UK guiding US deadly drone strikes: Snowden
Documents provided by the former US National Security Agency (NSA) contractor have shown that British intelligence service aided Washington’s controversial targeted killing outside recognized war zones, two reports say.
Documents leaked by Edward Snowden show tight cooperation between the NSA and Britain’s Government Communications Headquarters (GCHQ) relation to drone strikes outside recognized war zones, The Guardian and The New York Times reported on Wednesday.
The reports indicate that GCHQ may have given American intelligence agencies essential intelligence before a 2012 US drone strike in Yemen.
The files shed light on a joint US, UK and Australian program codenamed Overhead, which was aimed at developing individual tracking abilities – essential to drone strikes in both Yemen and Pakistan.
Jemima Stratford QC, a leading barrister, was requested by The Guardian to review classified documents provided by Snowden.
“Assuming that the documents which I have seen are genuine, in my view they raise questions about the extent to which UK officials may have had knowledge of, or helped to facilitate, certain US drone strikes which were not carried out in the context of an international armed conflict,” Stratford said.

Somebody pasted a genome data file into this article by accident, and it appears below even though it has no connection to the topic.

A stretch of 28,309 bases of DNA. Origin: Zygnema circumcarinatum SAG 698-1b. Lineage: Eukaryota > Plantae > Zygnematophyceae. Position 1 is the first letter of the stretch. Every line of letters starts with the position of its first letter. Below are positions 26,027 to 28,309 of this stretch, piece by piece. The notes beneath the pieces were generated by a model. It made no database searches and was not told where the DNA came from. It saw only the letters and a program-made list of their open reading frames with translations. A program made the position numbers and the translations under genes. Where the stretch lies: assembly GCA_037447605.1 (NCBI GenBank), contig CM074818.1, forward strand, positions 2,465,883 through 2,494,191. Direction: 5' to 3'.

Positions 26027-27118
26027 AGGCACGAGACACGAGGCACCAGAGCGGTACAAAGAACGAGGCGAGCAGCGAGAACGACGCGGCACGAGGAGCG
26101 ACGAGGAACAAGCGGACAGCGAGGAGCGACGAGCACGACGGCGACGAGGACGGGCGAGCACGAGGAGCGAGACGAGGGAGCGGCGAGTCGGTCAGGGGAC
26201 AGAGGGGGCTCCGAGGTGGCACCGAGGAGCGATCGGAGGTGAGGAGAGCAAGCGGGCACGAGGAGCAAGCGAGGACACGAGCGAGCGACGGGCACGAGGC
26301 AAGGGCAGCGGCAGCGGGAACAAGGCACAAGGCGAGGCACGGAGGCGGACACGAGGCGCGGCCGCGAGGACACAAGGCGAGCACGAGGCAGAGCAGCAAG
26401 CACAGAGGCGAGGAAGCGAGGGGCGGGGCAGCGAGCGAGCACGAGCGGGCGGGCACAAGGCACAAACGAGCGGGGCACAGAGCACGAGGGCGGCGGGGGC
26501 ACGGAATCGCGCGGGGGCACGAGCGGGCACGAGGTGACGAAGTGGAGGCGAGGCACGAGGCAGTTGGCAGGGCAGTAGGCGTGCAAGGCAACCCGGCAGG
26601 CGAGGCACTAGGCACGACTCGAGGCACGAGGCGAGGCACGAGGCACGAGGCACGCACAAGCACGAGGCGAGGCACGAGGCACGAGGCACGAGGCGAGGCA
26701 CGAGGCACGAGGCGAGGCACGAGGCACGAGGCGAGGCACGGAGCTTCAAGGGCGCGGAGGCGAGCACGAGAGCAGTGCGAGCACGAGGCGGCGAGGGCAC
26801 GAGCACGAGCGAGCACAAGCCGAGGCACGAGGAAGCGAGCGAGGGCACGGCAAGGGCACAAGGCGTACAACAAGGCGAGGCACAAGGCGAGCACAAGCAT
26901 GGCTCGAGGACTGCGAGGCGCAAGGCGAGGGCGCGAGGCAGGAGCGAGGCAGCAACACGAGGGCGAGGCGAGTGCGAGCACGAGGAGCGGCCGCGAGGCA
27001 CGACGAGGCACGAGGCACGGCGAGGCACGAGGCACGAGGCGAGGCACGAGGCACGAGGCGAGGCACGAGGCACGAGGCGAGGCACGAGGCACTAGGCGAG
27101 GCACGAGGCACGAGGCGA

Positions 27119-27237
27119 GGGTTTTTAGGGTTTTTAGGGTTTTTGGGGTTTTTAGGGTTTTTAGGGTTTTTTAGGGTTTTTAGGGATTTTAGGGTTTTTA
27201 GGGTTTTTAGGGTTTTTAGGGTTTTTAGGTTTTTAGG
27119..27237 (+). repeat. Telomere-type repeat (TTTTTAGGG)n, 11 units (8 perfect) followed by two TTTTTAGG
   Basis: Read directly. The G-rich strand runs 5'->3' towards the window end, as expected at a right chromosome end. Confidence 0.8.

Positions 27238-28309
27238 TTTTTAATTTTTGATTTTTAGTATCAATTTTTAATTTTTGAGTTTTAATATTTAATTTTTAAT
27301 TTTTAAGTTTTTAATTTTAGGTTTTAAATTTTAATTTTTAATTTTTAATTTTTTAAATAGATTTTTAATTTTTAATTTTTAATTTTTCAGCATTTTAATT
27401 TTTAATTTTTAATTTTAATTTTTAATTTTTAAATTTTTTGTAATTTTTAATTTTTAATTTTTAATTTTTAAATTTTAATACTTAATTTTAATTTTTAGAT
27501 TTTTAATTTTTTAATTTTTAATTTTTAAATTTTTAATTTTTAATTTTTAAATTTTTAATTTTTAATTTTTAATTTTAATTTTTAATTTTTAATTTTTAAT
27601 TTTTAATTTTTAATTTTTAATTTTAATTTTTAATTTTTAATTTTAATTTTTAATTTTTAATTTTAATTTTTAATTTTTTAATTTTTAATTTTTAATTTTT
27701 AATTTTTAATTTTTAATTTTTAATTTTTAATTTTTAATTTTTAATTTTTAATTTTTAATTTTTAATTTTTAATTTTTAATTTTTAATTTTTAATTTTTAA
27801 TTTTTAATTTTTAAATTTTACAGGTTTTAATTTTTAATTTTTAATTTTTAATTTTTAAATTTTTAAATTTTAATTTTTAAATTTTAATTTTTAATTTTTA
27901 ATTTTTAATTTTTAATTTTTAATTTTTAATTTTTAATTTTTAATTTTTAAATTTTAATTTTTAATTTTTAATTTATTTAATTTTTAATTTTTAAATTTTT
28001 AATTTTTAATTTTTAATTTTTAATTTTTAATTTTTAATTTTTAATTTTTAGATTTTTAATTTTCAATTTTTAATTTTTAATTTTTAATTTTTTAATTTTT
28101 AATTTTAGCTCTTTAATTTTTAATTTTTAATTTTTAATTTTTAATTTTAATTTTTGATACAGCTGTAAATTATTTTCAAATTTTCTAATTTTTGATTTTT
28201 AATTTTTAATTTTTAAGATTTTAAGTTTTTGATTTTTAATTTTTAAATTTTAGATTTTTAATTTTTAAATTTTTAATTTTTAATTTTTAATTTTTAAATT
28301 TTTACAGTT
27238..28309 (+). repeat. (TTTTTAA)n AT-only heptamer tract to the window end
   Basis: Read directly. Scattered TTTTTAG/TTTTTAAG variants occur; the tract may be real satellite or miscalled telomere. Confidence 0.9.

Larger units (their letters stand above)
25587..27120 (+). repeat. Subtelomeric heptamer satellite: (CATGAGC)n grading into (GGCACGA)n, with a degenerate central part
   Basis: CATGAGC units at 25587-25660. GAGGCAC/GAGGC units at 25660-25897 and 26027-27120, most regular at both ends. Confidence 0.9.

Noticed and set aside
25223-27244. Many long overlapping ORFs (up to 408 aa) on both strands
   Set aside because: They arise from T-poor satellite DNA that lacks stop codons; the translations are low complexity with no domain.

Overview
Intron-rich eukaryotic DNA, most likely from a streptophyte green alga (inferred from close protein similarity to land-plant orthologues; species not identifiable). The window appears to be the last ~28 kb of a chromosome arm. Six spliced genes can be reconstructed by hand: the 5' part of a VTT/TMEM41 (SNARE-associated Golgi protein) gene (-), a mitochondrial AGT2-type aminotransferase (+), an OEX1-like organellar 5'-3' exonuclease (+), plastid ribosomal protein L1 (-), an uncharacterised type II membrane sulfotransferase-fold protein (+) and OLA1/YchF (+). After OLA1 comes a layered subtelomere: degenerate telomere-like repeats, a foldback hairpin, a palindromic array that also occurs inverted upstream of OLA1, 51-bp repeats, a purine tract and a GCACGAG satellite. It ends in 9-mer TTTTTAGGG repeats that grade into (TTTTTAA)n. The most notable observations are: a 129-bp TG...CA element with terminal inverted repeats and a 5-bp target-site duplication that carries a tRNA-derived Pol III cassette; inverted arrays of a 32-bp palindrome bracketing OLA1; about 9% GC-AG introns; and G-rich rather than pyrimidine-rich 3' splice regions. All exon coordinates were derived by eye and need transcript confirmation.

“These documents underline why greater transparency as to UK official policies would help to ensure legality from a domestic and international law perspective,” she added.
British officials have so far refused to comment on the reports or give any information about involvement with the US assassination drone programs.
Washington uses unmanned aerial vehicles in an alleged bid to target terrorists in Yemen, Pakistan, Afghanistan, Somalia, and elsewhere. However, local officials and witnesses say the drone strikes mostly kill civilians.
The legality of the drone strikes has also been questioned multiple times by international lawyers and human rights groups.
Snowden left the US in 2013 after leaking classified intelligence documents, stored on encrypted files, revealing the extent of the NSA’s spying activities, and was granted asylum by Russia in August 2013.
According to reports released earlier this month, Snowden’s encrypted files have been cracked by Russian and Chinese specialists.